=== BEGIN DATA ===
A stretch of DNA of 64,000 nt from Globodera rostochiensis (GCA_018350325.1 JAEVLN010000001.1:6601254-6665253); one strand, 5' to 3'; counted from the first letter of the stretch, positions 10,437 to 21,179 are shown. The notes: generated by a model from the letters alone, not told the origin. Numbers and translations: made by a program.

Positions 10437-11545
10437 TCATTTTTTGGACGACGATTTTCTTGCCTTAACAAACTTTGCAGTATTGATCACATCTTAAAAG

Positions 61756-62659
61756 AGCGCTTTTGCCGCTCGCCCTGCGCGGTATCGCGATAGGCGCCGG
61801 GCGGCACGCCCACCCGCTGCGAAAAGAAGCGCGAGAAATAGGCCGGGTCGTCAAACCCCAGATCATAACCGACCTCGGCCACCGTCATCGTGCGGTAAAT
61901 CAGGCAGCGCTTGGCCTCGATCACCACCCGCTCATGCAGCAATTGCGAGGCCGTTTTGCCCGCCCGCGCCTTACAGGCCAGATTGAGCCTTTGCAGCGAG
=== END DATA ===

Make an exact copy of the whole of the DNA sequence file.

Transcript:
A stretch of DNA of 64,000 nt from Globodera rostochiensis (GCA_018350325.1 JAEVLN010000001.1:6601254-6665253); one strand, 5' to 3'; counted from the first letter of the stretch, positions 10,437 to 21,179 are shown. The notes: generated by a model from the letters alone, not told the origin. Numbers and translations: made by a program.

Positions 10437-11545
10437 TCATTTTTTGGACGACGATTTTCTTGCCTTAACAAACTTTGCAGTATTGATCACATCTTAAAAG

Positions 61756-62659
61756 AGCGCTTTTGCCGCTCGCCCTGCGCGGTATCGCGATAGGCGCCGG
61801 GCGGCACGCCCACCCGCTGCGAAAAGAAGCGCGAGAAATAGGCCGGGTCGTCAAACCCCAGATCATAACCGACCTCGGCCACCGTCATCGTGCGGTAAAT
61901 CAGGCAGCGCTTGGCCTCGATCACCACCCGCTCATGCAGCAATTGCGAGGCCGTTTTGCCCGCCCGCGCCTTACAGGCCAGATTGAGCCTTTGCAGCGAG